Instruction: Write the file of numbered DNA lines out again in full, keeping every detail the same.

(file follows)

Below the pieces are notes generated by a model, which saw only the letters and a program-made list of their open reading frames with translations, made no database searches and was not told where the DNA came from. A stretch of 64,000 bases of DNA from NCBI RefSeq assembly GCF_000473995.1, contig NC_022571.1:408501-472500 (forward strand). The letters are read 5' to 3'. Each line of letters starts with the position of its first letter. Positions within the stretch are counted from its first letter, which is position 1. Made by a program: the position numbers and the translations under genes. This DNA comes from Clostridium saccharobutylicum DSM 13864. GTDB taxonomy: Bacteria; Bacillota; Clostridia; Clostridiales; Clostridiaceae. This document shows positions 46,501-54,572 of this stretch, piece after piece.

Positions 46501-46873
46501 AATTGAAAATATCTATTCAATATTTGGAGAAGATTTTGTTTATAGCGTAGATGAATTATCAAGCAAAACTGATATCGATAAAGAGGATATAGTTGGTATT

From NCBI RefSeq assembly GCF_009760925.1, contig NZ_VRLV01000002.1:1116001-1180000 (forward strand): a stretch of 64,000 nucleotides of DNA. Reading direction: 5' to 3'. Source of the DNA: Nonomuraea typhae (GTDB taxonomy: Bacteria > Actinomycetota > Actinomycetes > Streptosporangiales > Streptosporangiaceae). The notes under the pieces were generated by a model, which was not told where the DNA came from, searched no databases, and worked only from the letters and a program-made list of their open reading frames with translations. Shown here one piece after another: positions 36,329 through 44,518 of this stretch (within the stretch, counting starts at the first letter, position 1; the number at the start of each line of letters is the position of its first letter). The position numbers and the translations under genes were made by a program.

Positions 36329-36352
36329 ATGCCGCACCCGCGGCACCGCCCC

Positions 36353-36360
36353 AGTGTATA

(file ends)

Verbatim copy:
Below the pieces are notes generated by a model, which saw only the letters and a program-made list of their open reading frames with translations, made no database searches and was not told where the DNA came from. A stretch of 64,000 bases of DNA from NCBI RefSeq assembly GCF_000473995.1, contig NC_022571.1:408501-472500 (forward strand). The letters are read 5' to 3'. Each line of letters starts with the position of its first letter. Positions within the stretch are counted from its first letter, which is position 1. Made by a program: the position numbers and the translations under genes. This DNA comes from Clostridium saccharobutylicum DSM 13864. GTDB taxonomy: Bacteria; Bacillota; Clostridia; Clostridiales; Clostridiaceae. This document shows positions 46,501-54,572 of this stretch, piece after piece.

Positions 46501-46873
46501 AATTGAAAATATCTATTCAATATTTGGAGAAGATTTTGTTTATAGCGTAGATGAATTATCAAGCAAAACTGATATCGATAAAGAGGATATAGTTGGTATT

From NCBI RefSeq assembly GCF_009760925.1, contig NZ_VRLV01000002.1:1116001-1180000 (forward strand): a stretch of 64,000 nucleotides of DNA. Reading direction: 5' to 3'. Source of the DNA: Nonomuraea typhae (GTDB taxonomy: Bacteria > Actinomycetota > Actinomycetes > Streptosporangiales > Streptosporangiaceae). The notes under the pieces were generated by a model, which was not told where the DNA came from, searched no databases, and worked only from the letters and a program-made list of their open reading frames with translations. Shown here one piece after another: positions 36,329 through 44,518 of this stretch (within the stretch, counting starts at the first letter, position 1; the number at the start of each line of letters is the position of its first letter). The position numbers and the translations under genes were made by a program.

Positions 36329-36352
36329 ATGCCGCACCCGCGGCACCGCCCC

Positions 36353-36360
36353 AGTGTATA